It was around this time that his father suddenly reappeared. The artist remembers an earnest conversation between the two parents. “My men are dwindling,” is the awful phrase that echoes down from that brief encounter.
On 2 September, the Old Town was on the brink of falling. The Home Army evacuated 1,500 people – including 500 on stretchers – down a single manhole. They trudged four miles through sewage to safety.
Soon afterwards, the Pieńkowskis, now all together, left their apartment. They spent a few nights in Foksal Street in a ruined garage that had been bombed in 1939. Much of the roof had gone, and at night, the eight-year-old boy gazed out through a grid of concrete beams.
“If I didn’t sleep, there would be searchlights, and they would be the allies, probably the British, dropping supplies,” he remembers.
Because of the fast-changing lines, many of the drops fell on the wrong side. “But it gave people a lot of heart – that we had allies,” he recalls.
Amongst the most dreaded attacks came from a new type of missile launcher, dubbed the cow, because of the bellowing wail that preceded each hit.
“It was like napalm. Whatever it landed on caught fire – whether it was a tree, a pavement, a person – everything burst into flames.”
Opposite the ruined garage was a field hospital in a former mansion. A white circle had been painted on the roof, and a cross of red tiles had been left untouched to denote medical status. In the garden, dozens of little wooden crosses marked the graves of fallen soldiers.
“And then one of these shells hit that hospital and absolutely everything burnt,” Pieńkowski recalls, with a look of shock. “And I remember my father’s eyebrows got singed by the fire, it was so close. And the whole place just burnt to the ground.”
The macabre image of the little crosses burning remains etched in his memory. All the while, his mother tried to muffle his ears in a bid to drown out the terrible cries of the wounded.
The ordeal of the non-combatants crowded together, panicking, and trampling over each other, endures as one of his most dreaded memories of the Rising.
By the end of September, the human toll had become biblical. 30,000 resistance fighters and about 200,000 civilians had perished – a huge proportion of the population of Warsaw. Truce talks began. Churchill and the Poles insisted that the AK fighters be granted full status as prisoners of war. Civilians were to be treated humanely. The final capitulation was signed on 2 October, a full two months after the outbreak. The entire city was to be evacuated.
“We went back to our own apartment to see if it was still standing,” Pieńkowski recalls. “And it was. But everybody had been evacuated. It was the city of the dead.”
Walking into the courtyard of their house, there was silence. Some smoke was filtering out of a couple of windows on the top floor. In the middle of the courtyard there was nothing but a dead dog.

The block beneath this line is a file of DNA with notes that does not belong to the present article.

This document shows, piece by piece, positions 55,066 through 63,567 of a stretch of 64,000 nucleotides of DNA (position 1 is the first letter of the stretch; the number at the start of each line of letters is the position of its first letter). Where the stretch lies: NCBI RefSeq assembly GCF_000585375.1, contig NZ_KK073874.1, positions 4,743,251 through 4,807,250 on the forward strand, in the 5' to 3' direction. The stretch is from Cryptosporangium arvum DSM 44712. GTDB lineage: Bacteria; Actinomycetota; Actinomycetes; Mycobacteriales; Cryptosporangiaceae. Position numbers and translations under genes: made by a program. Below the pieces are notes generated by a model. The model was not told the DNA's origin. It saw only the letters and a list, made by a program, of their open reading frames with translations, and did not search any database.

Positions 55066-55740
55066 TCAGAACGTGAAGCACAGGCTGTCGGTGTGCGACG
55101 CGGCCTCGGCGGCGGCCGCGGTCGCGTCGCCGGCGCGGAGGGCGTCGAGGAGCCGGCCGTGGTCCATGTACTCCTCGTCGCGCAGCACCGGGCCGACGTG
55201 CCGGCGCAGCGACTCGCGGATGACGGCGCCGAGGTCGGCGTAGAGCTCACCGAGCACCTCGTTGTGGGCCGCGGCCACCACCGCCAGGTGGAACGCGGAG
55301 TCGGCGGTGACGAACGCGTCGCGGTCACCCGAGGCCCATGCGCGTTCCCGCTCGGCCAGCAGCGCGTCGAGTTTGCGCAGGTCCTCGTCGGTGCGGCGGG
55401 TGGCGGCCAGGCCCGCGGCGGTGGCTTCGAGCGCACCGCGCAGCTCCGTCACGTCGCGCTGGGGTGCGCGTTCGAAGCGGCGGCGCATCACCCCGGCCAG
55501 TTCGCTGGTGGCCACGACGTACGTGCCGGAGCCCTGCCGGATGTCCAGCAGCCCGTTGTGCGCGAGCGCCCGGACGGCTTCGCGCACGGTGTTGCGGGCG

Almost immediately after the capitulation, the family reported to the nearby church of the Holy Trinity. There they joined a wave of evacuees.
“My mother, with her practical instincts, managed to secure a confessional. And we were huddled together there with our bundles of food and clothes.”
A family friend, Dr. Krynski, a diabetic, was with them, and Jan remembers cringing at the continual round of injections.
“And the following day, we walked out of Warsaw. And we walked and we walked….”
After some time, the evacuees past what had been the Jewish quarter, which the Germans had turned into a walled ghetto. The tormented inhabitants had also risen up, before being brutally crushed in May 1943.
“And I remember this desolate landscape, with just the chimneys standing up. It was like a picture by Salvador Dali. Just the chimneys. Nothing at all.”
Eventually they neared the vast marshalling yards of Pruszków. About 450,000 civilians would pass through this camp. Some would be set free, others would be sent to labour camps. Yet first there was a selection procedure to funnel off the healthy, single men. And it was here that disaster struck.
Before the family had time to find their feet, Jan’s father had been singled out. It was a crushing moment. Once again, Jan’s mother was struck by the terrible notion that she might never see her husband again, even after all the tribulations of the Rising.
Two rivers of people were now made to walk side by side between a high fence of barbed wire. As the lines moved on, a vista opened up. Frantically scanning the faces, Jan’s mother caught a glimpse of her husband again. She cried out his name.
Within an instant, Jerzy was clambering over the barbed wire. Shots were fired. But he made it over, disappearing into the river of evacuees.
The family was reunited, and at Pruszków, they were confronted by scores of sheds, amongst which tens of thousands of nervous, hungry and exhausted people were milling around, wondering what lay in store. Between the rails, there were pits for the maintenance men to do their work.